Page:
Buns with poolish: use less yeast, get more flavor and good texture
For this recipe we are going to make a starter named a Poolish. A Poolish is a type of wet sponge usually made with an equal weight of water and flour and an extremely small amount of yeast and NO salt. Making a Poolish helps bring more taste and strength to your bread while using less yeast. For this bun recipe we make a Poolish of 100 grams of bread flour and 100 grams of water with 1 gram of dry yeast. We do this 4-6 hours before we start making the actual dough.
Making the Poolish
In a bowl stir together 100 grams bread flour with 100 grams water at room temperature and 1 gram instant yeast. Mix it well until you have a homogeneous slurry that looks like very thick batter. Cover the bowl and let the prefermenting begin. After 4-6 hours it is ready for use.
Ingredients for White Buns
makes 12 buns
The prepared Poolish (see explanation above)
400 g fine bread flour / all purpose flour/ French Type 55 / Manitoba
24 g fresh yeast / 8 g instant yeast
10 g honey
8 g salt (I would use 7 which works for me but 8 is more standard)
200 g / ml water
20 g fresh butter
Making the White Buns
In a mixing bowl scoop the Poolish, then add the flour, salt, yeast and honey and 150 ml of the water. Gradually add the rest of the water while mixing and when the dough comes together and starts forming a ball, add the butter. If you use a KitchenAid type mixer, knead for about 8 to 10 minutes, longer by hand, so you get good gluten development. Make sure the dough is not too sticky or too dry. Aim for a bit tacky, which means that when you poke the dough with your dry finger it should stick for a second but then peel of as you remove your finger. So if you need a bit more water to achieve this, just add a few ml more. Leave to rest for 15 minutes.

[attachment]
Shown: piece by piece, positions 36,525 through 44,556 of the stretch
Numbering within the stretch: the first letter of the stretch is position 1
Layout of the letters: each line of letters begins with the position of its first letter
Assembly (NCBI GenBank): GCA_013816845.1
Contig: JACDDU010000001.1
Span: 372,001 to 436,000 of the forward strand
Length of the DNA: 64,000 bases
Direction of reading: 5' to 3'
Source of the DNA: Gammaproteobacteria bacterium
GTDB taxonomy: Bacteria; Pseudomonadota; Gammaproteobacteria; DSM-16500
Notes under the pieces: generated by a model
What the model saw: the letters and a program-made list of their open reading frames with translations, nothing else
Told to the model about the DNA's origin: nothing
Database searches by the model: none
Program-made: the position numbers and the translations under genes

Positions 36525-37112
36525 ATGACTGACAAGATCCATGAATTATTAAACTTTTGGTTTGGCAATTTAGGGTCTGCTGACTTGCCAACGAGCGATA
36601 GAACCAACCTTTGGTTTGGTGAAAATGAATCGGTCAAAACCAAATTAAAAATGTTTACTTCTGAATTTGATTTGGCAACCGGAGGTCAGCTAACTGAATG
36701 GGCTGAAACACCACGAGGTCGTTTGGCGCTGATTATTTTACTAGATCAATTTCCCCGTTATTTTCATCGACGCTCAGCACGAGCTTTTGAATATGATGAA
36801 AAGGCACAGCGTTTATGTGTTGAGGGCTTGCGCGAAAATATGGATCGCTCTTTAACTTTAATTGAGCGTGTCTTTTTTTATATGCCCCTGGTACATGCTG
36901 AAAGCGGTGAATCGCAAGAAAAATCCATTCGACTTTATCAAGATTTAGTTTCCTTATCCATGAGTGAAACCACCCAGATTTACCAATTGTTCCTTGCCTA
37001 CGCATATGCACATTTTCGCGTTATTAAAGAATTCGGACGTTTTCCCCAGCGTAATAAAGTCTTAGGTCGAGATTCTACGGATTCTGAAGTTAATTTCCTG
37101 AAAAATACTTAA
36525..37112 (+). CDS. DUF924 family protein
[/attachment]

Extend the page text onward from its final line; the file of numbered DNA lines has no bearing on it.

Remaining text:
Now divide the dough into 12 equal pieces of about 75 grams and preshape into balls. Again leave to rest for 10 minutes. Press the balls with your hand until slightly flat and round them again into smooth balls. You can lightly dust your work surface with flour but do not use too much or it will be very hard to shape them (it has to be a bit sticky).
Place the buns on a baking tray lined with a baking sheet or baking paper.
During the final proof, preheat your oven to 230º C /454º F conventional setting or 200º C /390º F convection. At what stage you preheat your oven depends on how long it takes for your oven to heat through, some take 30 minutes, some, like ours, with stone floors take a lot longer, up to two hours.
Now the rolls are ready for their final proofing. Loosely cover them with floured clingfilm until proofed to perfection. Depending on your room temperature this should take about 1.5 to 2 hours. Just be patient and check regularly. When you think it has risen enough, use your finger to make a small dent in the dough. If the dent remains, the bread is ready to bake, if the indentation disappears, the dough needs more time. When ready place the buns in the oven and bake for about 20 minutes, depending on your oven. They should have a nice light brown shine. Leave to cool on a wire rack.